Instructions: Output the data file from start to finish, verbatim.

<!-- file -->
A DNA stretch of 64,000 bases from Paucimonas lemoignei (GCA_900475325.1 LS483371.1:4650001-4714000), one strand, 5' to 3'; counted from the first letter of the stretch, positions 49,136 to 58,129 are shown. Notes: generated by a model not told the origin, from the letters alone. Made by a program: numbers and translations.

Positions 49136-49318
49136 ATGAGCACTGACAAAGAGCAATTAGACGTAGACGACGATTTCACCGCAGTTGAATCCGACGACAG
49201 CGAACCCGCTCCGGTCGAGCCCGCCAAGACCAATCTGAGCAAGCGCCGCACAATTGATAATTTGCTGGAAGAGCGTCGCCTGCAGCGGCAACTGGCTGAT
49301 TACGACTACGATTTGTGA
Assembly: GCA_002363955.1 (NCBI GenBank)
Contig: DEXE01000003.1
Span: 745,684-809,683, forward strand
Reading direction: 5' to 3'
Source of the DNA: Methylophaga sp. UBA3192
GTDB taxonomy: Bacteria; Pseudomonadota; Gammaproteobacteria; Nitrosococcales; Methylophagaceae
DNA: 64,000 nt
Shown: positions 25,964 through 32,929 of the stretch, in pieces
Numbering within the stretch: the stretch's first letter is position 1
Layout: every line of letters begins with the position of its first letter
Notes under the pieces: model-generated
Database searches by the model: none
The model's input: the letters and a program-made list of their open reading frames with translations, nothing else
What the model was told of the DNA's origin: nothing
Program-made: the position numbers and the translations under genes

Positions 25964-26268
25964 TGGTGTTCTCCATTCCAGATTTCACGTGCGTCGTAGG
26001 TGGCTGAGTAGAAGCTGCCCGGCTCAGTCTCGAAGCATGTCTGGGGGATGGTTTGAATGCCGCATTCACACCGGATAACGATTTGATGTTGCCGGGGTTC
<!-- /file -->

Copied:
A DNA stretch of 64,000 bases from Paucimonas lemoignei (GCA_900475325.1 LS483371.1:4650001-4714000), one strand, 5' to 3'; counted from the first letter of the stretch, positions 49,136 to 58,129 are shown. Notes: generated by a model not told the origin, from the letters alone. Made by a program: numbers and translations.

Positions 49136-49318
49136 ATGAGCACTGACAAAGAGCAATTAGACGTAGACGACGATTTCACCGCAGTTGAATCCGACGACAG
49201 CGAACCCGCTCCGGTCGAGCCCGCCAAGACCAATCTGAGCAAGCGCCGCACAATTGATAATTTGCTGGAAGAGCGTCGCCTGCAGCGGCAACTGGCTGAT
49301 TACGACTACGATTTGTGA
Assembly: GCA_002363955.1 (NCBI GenBank)
Contig: DEXE01000003.1
Span: 745,684-809,683, forward strand
Reading direction: 5' to 3'
Source of the DNA: Methylophaga sp. UBA3192
GTDB taxonomy: Bacteria; Pseudomonadota; Gammaproteobacteria; Nitrosococcales; Methylophagaceae
DNA: 64,000 nt
Shown: positions 25,964 through 32,929 of the stretch, in pieces
Numbering within the stretch: the stretch's first letter is position 1
Layout: every line of letters begins with the position of its first letter
Notes under the pieces: model-generated
Database searches by the model: none
The model's input: the letters and a program-made list of their open reading frames with translations, nothing else
What the model was told of the DNA's origin: nothing
Program-made: the position numbers and the translations under genes

Positions 25964-26268
25964 TGGTGTTCTCCATTCCAGATTTCACGTGCGTCGTAGG
26001 TGGCTGAGTAGAAGCTGCCCGGCTCAGTCTCGAAGCATGTCTGGGGGATGGTTTGAATGCCGCATTCACACCGGATAACGATTTGATGTTGCCGGGGTTC